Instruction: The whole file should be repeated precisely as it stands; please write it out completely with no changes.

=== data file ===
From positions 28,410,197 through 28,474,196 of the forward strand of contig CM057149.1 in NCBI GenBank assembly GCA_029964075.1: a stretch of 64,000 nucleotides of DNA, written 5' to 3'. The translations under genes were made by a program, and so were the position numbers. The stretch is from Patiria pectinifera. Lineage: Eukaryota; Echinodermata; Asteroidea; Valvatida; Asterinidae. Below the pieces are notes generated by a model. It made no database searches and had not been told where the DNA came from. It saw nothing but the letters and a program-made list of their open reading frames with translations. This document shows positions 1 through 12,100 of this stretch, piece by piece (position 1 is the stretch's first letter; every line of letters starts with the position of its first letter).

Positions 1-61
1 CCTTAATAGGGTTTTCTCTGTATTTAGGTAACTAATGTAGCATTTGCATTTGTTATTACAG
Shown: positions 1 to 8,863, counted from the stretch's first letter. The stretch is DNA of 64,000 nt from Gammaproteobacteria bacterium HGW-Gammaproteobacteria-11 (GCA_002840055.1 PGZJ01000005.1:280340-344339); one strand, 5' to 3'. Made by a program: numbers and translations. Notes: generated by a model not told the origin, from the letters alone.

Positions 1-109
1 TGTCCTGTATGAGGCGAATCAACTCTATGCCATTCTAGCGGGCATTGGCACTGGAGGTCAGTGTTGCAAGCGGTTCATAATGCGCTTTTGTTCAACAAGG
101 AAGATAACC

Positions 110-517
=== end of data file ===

From positions 28,410,197 through 28,474,196 of the forward strand of contig CM057149.1 in NCBI GenBank assembly GCA_029964075.1: a stretch of 64,000 nucleotides of DNA, written 5' to 3'. The translations under genes were made by a program, and so were the position numbers. The stretch is from Patiria pectinifera. Lineage: Eukaryota; Echinodermata; Asteroidea; Valvatida; Asterinidae. Below the pieces are notes generated by a model. It made no database searches and had not been told where the DNA came from. It saw nothing but the letters and a program-made list of their open reading frames with translations. This document shows positions 1 through 12,100 of this stretch, piece by piece (position 1 is the stretch's first letter; every line of letters starts with the position of its first letter).

Positions 1-61
1 CCTTAATAGGGTTTTCTCTGTATTTAGGTAACTAATGTAGCATTTGCATTTGTTATTACAG
Shown: positions 1 to 8,863, counted from the stretch's first letter. The stretch is DNA of 64,000 nt from Gammaproteobacteria bacterium HGW-Gammaproteobacteria-11 (GCA_002840055.1 PGZJ01000005.1:280340-344339); one strand, 5' to 3'. Made by a program: numbers and translations. Notes: generated by a model not told the origin, from the letters alone.

Positions 1-109
1 TGTCCTGTATGAGGCGAATCAACTCTATGCCATTCTAGCGGGCATTGGCACTGGAGGTCAGTGTTGCAAGCGGTTCATAATGCGCTTTTGTTCAACAAGG
101 AAGATAACC

Positions 110-517